Archive for category Islam
by Mohd Farhan Darwis
The Malaysian Insider
19 October 2014
Prohibiting non-Muslims from using the word “Allah” is ridiculous, says Kuwait’s Muslim Brotherhood leader Dr Tareq Suwaidan.
He said this was because there was no law or ruling within the Islamic realm which prevented the use of the word by non-Muslims.
“I have been following this development in Malaysia, this use of the word ‘Allah’… there is no law in Islam that says so,” he told a forum organised by PAS international committee last night.
He noted that there were many instances in Islamic history where non-Muslims had been encouraged to use the Arabic word “Allah”.
“Do not be confused, this is just wrong, I have hundreds. No, thousands of proof on this,” he said, in front of a crowd of 100. Read the rest of this entry »
by Pathmawathy Subramaniam
The Malaysian Insider
October 18, 2014
KUALA LUMPUR, Oct 18 — Academics warned today of the rise of “Salafism” in Malaysia, an ultra-conservative brand of Islam that they claimed has been seeping into local Malay culture and traditions, and driving the country’s dominant ethnic group further off the path of moderation.
Singapore-based sociologist Dr Syed Farid Alatas said that the Salafi movement — whose followers believe that the earliest teachings of Islam represent the purest form of the religion — defines Islam based on a “narrow point of view” and rejects the religion’s “intellectual traditions”.
The Salafi movement subscribes to the “most extreme of form of extremism”, the National University of Singapore (NUS) associate professor added, citing the growing influence of the Islamic State (IS) jihad in Syria and Iraq as an example.
“This is an imbalance of regulation and respect for the sanctity of personal life,” he told about 100 participants at a roundtable discussion on the threat of religious fundamentalism organised by the Islamic Renaissance Front (IRF) today.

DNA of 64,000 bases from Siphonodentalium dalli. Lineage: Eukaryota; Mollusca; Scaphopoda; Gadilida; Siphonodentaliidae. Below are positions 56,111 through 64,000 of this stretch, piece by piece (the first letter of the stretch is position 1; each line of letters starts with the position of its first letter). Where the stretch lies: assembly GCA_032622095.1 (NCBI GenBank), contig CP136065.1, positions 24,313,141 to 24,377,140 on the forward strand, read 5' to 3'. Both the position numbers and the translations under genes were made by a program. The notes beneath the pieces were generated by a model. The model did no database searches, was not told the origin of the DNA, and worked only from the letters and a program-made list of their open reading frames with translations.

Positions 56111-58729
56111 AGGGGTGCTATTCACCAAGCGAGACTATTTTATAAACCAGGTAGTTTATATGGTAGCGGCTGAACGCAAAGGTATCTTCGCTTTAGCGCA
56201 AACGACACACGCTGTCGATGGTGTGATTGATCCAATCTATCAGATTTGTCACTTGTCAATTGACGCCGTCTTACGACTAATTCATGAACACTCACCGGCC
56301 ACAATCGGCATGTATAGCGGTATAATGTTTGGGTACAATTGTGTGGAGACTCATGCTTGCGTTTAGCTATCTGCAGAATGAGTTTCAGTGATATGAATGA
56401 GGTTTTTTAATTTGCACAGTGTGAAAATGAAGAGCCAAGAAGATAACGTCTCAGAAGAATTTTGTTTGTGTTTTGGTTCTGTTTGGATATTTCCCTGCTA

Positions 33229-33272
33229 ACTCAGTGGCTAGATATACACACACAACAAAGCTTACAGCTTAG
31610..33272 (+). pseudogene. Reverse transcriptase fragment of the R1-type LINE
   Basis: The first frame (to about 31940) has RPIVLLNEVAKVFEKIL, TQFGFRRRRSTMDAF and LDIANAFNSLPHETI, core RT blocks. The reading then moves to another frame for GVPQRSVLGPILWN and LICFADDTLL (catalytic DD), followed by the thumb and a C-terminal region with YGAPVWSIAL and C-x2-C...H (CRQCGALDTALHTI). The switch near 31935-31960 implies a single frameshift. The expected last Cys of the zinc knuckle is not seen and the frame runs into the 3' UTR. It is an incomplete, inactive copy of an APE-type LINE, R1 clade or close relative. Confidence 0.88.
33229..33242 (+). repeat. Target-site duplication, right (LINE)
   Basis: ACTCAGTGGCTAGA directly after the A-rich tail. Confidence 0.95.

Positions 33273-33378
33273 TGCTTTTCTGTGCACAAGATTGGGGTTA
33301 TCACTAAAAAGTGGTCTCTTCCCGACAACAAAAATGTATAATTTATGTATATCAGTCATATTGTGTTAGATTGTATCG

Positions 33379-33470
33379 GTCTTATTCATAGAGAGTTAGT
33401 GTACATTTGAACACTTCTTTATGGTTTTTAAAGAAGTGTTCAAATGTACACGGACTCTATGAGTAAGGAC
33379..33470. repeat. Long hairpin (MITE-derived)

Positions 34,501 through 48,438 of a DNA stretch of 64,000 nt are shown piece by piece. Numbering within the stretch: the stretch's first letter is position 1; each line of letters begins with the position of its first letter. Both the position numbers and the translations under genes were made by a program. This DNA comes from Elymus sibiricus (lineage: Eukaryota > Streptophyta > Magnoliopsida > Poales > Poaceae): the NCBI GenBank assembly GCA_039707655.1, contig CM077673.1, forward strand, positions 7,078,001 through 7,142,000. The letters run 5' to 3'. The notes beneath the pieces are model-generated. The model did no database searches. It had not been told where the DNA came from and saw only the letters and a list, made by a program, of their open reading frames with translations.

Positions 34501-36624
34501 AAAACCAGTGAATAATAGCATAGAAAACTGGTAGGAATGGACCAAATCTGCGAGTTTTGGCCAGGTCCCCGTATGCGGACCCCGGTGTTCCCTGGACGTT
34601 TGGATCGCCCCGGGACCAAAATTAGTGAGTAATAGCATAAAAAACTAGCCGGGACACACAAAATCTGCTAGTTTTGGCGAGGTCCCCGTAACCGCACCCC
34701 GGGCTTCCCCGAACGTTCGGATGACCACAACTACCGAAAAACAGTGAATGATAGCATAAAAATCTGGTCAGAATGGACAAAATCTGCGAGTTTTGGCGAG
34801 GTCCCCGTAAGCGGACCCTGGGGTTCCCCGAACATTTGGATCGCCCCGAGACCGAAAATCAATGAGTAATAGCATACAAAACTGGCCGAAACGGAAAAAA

In the Malaysian context, Syed Farid added that there now appears to be “great deal” of rejection of previous cultural practices that were once accepted as the norm among Malay-Muslims here.
In its place, locals are now adapting to the Salafi way of life, which they accept as “legitimate and in line with Islam,” he said. Read the rest of this entry »
by Boo Su-Lyn
Malay Mail Online
October 17, 2014
KUALA LUMPUR, Oct 17 ― Nearly one-third of Malaysians see religious and ethnic hatred as posing the greatest danger to the world, according to the latest survey finding by Pew Research Center, a concern shared by Indonesia amid simmering religious tensions in both countries and the rise of violent militant Islamist groups.
The Washington-based research group’s Greatest Dangers in the World survey released yesterday showed 32 per cent of Malaysians who cited religious and ethnic hatred as the biggest global threat today.
In contrast, 22 per cent Malaysians surveyed pointed to nuclear weapons, 16 per cent said environmental damage, 13 per cent cited increasing income inequality and 12 per cent highlighted AIDS and other diseases as major global threats.
In neighbouring Indonesia, home to the world’s biggest Muslim population, 26 per cent of its people polled also cited religious and ethnic divisions as the main threat to the world compared to other Southeast Asian nations like Thailand, Vietnam and the Philippines which are more concerned with environmental issues.
Concerns about religious and ethnic hatred ranked the highest in Malaysia among Asian countries, followed by Bangladesh (30 per cent), Indonesia (26 per cent) and India (25 per cent). Read the rest of this entry »